Friday, March 10, 2006

What Do Physicists Actually Do?

Physicists do all sorts of things.

For every subfield of physics, there are physicists who focus on the problems with those fields. Some physicists try to identify the basic principles governing the universe of matter and energy – the structures, behavior, generation, transfer, motion and interactions that underlie the phenomena of reality, while others explore the higher level effects of these principles, working towards more "practical" goals – developing better materials and more useful devices. Across this spectrum, there are physicists working with all possible degrees of "application" from abstract research that is virtually pure mathematics to very applied technology research that is barely distinguishable from engineering.

Typically physicist's interests and work are defined by two choices: their field and whether they choose to pursue experimental or theoretical research. Most physicists concentrate on a single field, one of the many subfields from: Acoustics, astronomy astrophysics, atomic physics, biophysics, chaos, chemical physics, computational physics, cosmology, crystallography, electromagnetism, electronics, fluid dynamics, general relativity, geophysics, high energy physics, high pressure physics, laser physics, light physics, low temperature physics/cryophysics/cryogenics, mathematical physics, mechanics, meteorology/weather physics, molecular physics, nanotechnology, nuclear physics, optics, particle physics, plasma physics, quantum physics, quantum optics, quantum field theory, quantum gravity, statistical mechanics, string theory and thermodynamics.

While many physicists will remain in the same field throughout their careers, just as many work in a number of areas – following their interests as they evolve with time.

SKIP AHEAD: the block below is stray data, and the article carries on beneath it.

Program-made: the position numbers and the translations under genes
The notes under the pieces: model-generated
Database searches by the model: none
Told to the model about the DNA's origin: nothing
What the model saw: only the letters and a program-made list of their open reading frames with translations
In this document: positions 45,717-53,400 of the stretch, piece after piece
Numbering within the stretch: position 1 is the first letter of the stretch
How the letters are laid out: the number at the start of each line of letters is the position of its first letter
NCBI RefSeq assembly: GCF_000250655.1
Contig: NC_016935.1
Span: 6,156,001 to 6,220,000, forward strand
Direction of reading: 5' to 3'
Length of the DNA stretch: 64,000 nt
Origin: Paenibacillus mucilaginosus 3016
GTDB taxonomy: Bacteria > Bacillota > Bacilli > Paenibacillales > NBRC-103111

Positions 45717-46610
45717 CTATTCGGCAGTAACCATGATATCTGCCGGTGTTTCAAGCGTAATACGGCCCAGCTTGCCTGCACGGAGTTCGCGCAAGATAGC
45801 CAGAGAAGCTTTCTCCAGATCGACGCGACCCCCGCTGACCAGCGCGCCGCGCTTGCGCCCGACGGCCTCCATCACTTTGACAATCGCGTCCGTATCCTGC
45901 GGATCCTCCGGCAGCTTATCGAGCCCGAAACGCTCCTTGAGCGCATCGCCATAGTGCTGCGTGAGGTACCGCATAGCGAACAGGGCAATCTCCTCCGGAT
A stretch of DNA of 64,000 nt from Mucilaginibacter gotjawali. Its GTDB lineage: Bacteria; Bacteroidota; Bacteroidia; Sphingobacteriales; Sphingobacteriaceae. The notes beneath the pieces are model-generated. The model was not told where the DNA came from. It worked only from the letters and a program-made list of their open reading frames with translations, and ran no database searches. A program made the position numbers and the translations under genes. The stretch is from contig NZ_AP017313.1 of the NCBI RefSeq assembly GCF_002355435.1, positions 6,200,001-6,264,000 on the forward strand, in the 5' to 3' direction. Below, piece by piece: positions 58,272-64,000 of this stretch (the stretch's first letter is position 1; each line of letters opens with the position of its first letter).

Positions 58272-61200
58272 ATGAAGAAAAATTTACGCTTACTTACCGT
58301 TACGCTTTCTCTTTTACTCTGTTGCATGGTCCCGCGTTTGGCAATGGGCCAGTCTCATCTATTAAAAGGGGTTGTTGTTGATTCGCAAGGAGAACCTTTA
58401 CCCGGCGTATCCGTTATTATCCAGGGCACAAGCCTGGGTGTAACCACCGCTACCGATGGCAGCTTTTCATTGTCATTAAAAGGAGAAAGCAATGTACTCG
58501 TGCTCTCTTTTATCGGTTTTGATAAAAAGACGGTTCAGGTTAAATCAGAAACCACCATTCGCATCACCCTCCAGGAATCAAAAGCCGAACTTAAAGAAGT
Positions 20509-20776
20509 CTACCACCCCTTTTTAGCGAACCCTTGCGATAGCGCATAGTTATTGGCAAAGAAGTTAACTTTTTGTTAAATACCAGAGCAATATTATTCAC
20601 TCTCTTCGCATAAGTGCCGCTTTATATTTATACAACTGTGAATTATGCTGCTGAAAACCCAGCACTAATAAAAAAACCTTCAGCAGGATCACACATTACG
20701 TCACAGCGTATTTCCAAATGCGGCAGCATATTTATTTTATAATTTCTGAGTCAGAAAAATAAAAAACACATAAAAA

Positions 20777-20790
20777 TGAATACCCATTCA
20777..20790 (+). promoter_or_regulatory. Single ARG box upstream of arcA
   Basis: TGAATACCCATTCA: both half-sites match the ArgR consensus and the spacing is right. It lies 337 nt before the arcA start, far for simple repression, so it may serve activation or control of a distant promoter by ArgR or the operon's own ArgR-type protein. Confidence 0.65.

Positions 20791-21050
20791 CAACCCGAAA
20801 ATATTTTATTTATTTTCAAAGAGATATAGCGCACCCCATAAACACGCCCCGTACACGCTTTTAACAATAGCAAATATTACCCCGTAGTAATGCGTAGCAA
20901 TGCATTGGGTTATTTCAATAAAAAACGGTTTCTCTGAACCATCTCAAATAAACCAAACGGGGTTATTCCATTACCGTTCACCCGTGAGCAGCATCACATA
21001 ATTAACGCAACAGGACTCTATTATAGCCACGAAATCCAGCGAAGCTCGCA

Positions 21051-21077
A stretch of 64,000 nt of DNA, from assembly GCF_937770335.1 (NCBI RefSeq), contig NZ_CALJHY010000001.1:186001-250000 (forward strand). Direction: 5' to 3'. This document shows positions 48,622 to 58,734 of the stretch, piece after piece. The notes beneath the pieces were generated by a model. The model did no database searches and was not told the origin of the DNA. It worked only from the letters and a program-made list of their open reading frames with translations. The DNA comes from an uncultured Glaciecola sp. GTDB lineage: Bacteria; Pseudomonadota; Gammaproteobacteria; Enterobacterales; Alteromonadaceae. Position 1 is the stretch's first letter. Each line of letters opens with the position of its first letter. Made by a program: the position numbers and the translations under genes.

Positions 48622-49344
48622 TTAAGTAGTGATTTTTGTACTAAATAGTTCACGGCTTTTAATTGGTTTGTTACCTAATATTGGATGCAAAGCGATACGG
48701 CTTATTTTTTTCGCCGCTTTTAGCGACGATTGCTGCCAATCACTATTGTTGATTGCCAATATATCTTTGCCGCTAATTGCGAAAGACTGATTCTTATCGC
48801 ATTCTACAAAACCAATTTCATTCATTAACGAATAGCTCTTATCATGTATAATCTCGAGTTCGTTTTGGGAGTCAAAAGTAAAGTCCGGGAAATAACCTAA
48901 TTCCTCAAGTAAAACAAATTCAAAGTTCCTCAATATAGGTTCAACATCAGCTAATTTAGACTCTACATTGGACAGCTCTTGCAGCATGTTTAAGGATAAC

Normally, physicists further specialize in the experiments or the theory related to those problems (Enrico Fermi, one of the great minds of Nuclear Physics is the last physicist to be generally acknowledged to be a master of both experiments and theory). These two types of physicist – the theoretician and the experimentalist have many differences and commonalities.

The theoreticians work with pencil and paper (or, more recently with keyboard and mathematics software), working through the physics of the phenomena they are interested in from the equations.

The experimentalists perform another crucial task: They seek to confirm or contradict the theories of physics through comparison with actual results. Detailed, arduous experiments are often required to explore the details of theories at the forefront of physics, sometimes requiring very large teams of researchers working with multimillion dollar apparatus (especially in the field of high energy physics).

While research is the core of the typical physicist's job, most will have to take teaching work as part of their positions, instructing potential new physicists (and other students who need to take physics for various reasons – like getting into medical school) in the facts of the universe. In addition to teaching classes, they usually have research students – typical graduate and postdoctoral students who are essentially apprenticed to the professor, learning the details of their specific fields as they help with their supervisor's research, gaining more independence in their research as their experience progresses.

Most of all, physicists follow their natural curiosity and interests as they explore the ways of the universe.

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